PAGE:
Waiver projects boost Medicaid expansion

Demonstration waivers, which at one time tinkered around the edges of the Medicaid program, are now a significant piece of the program's expansion as part of the Affordable Care Act, StateLine reported.

The Obama Administration granted significant waivers to both Arkansas and Iowa to use federal dollars to purchase private insurance for Medicaid-eligible individuals, according to the news service. Michigan has its own waiver pending, while policymakers in Pennsylvania, New Hampshire and Virginia are likely to also apply for waivers in order to expand coverage.

"The waiver process is cumbersome, and it is difficult and it is time-consuming," Vern Smith, former director of Michigan's Medicaid program, told Stateline.

However, the use of the waivers acts as a compromise, allowing enough free-market experimentation to make Medicaid expansion palatable to Republican leaders in the state, while providing renumeration to hospitals that otherwise would receive nothing for treating thousands of low-income patients.

And, according to Stateline, the U.S. Department of Health and Human Services makes some accommodations to streamline the application process.

"We have found this new level of standardization very helpful in understanding what documents and procedures a state needs to develop and complete, and the expected timeframes," said Jennifer Vermeer, who directs Iowa's Medicaid program.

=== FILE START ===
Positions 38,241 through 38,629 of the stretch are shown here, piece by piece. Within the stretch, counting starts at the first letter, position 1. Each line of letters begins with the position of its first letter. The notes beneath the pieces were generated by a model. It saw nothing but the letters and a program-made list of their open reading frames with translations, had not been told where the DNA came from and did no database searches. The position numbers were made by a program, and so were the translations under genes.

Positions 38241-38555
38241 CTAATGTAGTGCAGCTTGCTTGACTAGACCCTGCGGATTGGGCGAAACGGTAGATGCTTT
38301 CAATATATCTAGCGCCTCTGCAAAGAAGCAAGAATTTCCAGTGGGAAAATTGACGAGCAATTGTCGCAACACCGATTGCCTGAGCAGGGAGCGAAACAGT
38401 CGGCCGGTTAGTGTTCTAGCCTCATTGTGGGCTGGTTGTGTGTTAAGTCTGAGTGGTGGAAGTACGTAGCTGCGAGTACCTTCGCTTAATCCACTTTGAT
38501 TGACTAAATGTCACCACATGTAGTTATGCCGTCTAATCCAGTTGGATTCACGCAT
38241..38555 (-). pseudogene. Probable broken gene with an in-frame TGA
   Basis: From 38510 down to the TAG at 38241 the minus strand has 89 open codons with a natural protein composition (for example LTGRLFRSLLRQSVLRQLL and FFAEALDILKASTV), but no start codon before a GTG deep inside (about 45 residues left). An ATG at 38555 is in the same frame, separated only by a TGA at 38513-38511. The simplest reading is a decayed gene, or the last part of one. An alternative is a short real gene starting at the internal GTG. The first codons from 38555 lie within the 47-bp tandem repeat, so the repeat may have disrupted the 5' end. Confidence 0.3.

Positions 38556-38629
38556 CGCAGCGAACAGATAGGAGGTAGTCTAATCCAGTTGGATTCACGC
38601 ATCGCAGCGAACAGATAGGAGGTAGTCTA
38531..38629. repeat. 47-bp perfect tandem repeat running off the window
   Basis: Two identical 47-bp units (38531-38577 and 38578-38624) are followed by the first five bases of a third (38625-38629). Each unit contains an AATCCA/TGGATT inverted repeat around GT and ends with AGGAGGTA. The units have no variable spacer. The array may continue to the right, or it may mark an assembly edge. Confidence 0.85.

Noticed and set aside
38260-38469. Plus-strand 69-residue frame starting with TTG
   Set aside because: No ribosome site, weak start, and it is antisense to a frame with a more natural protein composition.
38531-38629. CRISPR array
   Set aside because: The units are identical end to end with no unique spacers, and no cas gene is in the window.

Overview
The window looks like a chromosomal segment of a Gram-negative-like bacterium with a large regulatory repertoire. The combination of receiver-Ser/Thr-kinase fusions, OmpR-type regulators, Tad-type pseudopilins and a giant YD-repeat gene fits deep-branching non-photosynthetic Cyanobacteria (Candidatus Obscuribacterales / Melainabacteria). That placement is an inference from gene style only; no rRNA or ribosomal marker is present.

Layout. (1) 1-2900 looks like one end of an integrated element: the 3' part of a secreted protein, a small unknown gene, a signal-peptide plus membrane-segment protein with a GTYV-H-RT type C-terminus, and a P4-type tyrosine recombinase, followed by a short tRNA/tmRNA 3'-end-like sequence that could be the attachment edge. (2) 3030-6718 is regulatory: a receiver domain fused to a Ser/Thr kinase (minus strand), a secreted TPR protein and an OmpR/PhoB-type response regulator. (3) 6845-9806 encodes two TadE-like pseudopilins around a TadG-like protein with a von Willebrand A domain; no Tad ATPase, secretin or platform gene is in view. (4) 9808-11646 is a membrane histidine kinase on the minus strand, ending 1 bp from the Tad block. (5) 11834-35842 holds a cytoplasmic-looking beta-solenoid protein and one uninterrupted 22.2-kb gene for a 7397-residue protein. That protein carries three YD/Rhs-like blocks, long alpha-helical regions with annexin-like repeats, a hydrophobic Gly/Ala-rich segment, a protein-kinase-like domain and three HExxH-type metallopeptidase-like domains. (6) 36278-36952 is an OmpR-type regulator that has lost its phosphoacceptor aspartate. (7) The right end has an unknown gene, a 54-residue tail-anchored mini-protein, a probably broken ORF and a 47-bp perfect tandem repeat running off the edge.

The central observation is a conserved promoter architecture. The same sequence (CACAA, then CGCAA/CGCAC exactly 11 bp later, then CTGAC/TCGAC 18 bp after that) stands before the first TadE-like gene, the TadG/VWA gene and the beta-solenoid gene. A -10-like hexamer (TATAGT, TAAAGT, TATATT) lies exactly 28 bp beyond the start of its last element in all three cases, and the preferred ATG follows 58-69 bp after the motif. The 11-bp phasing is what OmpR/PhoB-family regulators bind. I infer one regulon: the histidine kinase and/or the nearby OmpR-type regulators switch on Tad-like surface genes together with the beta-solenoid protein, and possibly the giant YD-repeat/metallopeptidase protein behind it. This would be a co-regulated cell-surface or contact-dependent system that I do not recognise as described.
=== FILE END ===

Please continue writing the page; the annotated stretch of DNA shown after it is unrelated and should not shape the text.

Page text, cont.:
The use of waivers means a slim majority of states have so far agreed to expand Medicaid income eligibility as part of the ACA. Altogether, 26 states have agreed to expand Medicaid, while only 22 appear to be steadfast against expansion.

However, the Arkansas waiver could be in danger of elimination once the state Legislature reconvenes later this year.

The loss of a key Democratic lawmaker in a recent special election means there are enough Republican votes to repeal participation in Medicaid expansion, even though it would require a 75 percent supermajority to do so and overcome a veto threat from Gov. Mike Beebe, the Washington Post reported.

To learn more:
- read the StateLine article
- here's the Washington Post article

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